The Beacon

Blog Tags: Forage Species

A Big Day for Little Fish

(Photo: Paul Asman and Jill Lenoble)

Yesterday was a big day for little fish. The Pacific Fishery Management Council, the federal body responsible for managing most U.S. West Coast fisheries, took another step toward implementing comprehensive measures to protect the ocean food web. In its first “ecosystem initiative,” the Council is working to prohibit new directed commercial fishing on currently unmanaged, unfished forage species in the federal Pacific Ocean waters (3 to 200 miles) offshore Washington, Oregon, and California.


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New Report: Small Fish in Big Trouble

bryde's whale.

A bryde's whale enjoys a meal. © Randy Morse  www.GoldenStateImages.com

Did you know that the brown pelican relies on northern anchovy for food? Or that the endangered blue whale feeds exclusively on tiny krill at rates of up to 4,000 pounds per day? Or that a record number of young sea lions were stranded on California beaches last year because they didn’t have enough small fish to eat?

Individually they don’t look like much, but small fish and invertebrates called “forage species” school up to form massive underwater bait balls.

These forage fish are the foundation of the marine food web and provide food for nearly everything else higher up the food ladder. Forage species, such as Pacific herring, Pacific sardine, anchovy, smelts, squid and krill are the critical prey for whales, dolphins, sea lions, many types of fish, and millions of seabirds.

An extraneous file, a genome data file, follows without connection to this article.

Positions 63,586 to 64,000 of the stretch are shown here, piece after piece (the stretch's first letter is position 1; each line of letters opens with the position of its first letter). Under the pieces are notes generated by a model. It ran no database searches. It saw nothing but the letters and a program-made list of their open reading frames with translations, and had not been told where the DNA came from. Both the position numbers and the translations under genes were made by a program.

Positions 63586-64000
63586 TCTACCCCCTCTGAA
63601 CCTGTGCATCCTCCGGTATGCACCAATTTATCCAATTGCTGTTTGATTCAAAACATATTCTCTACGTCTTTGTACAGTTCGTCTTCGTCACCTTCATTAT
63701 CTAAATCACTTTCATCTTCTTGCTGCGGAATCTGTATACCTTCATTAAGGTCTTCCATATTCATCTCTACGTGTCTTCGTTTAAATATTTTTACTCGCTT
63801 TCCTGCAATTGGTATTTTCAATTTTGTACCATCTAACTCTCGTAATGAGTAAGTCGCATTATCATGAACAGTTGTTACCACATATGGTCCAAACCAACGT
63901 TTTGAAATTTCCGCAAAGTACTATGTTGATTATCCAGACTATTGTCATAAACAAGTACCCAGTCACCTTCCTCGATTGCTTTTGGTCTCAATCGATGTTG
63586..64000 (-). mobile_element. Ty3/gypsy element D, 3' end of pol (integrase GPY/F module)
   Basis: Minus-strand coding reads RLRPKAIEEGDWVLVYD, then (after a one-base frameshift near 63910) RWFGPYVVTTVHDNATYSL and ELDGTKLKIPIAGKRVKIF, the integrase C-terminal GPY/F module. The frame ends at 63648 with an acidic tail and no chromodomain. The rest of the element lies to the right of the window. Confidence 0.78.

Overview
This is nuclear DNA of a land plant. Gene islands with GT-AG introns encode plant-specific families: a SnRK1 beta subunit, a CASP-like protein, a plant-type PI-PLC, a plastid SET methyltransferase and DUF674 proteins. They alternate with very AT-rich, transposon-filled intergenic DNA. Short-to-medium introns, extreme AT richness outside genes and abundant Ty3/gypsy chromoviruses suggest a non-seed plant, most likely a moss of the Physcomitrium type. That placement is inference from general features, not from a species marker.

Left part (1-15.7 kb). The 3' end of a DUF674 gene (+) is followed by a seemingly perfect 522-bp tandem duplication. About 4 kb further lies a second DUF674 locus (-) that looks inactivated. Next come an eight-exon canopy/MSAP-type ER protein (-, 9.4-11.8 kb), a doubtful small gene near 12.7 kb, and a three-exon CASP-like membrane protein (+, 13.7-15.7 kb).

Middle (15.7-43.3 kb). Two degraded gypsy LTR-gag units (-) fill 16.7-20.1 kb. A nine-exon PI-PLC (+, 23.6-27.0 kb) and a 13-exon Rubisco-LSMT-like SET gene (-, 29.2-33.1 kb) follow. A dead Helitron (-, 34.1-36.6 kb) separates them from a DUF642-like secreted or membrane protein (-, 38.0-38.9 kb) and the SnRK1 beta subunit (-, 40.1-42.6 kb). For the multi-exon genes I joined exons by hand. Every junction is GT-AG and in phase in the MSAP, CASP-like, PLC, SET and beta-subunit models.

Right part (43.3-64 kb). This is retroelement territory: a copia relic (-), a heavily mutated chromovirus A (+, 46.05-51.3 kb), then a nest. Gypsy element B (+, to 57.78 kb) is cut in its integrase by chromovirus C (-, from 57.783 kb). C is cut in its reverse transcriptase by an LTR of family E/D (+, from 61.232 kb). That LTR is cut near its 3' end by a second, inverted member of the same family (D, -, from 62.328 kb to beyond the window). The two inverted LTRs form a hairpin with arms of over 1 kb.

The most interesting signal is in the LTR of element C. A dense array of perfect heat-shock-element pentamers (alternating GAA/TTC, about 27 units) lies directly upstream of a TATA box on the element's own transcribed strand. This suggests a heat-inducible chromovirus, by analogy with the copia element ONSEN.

Our new report, “Forage Fish: Feeding the California Current Large Marine Ecosystem,” shows the value of forage fish for fisheries and wildlife – and demonstrates that it’s high time that our fisheries managers recognize their big impact in the ocean.

How many forage fish are needed to feed our ocean’s wildlife and preserve the benefits forage species provide us? That is the question we are asking managers to answer and take into account when setting catch quotas. 

As consumers we enjoy forage fish without even realizing it. Activities, such as whale watching, enjoying fresh wild salmon for dinner, and going sport fishing, are all possible because those top predators survive on forage fish. And they are important for the economy, too -- tourism, recreation activities, and fishing brought in over $23 billion in GDP to California, Oregon, and Washington combined in 2004 alone.

Oceana is the first conservation group to assess the current status of Pacific forage fish. Our new report details the role of forage species in the California Current marine ecosystem, the threats to forage species populations, and the flawed management structures currently in place. The report documents the large gaps in stock information and show the fisheries mismanagement taking place at multiple levels of state, federal and international government.

Providing and maintaining a healthy, sustainable ocean ecosystem does not mean shutting down existing fisheries—but it does call for change. The challenge is to extend the principles in our new report to create a new way of managing our resources that goes beyond single-species management, and considers the role of forage species within the ecosystem as a whole.

By highlighting the colossal importance of these tiny forage species, Oceana aims to ensure a healthy, diverse, productive, and resilient California Current marine ecosystem. Be sure to check out the full report and let us know what you think!


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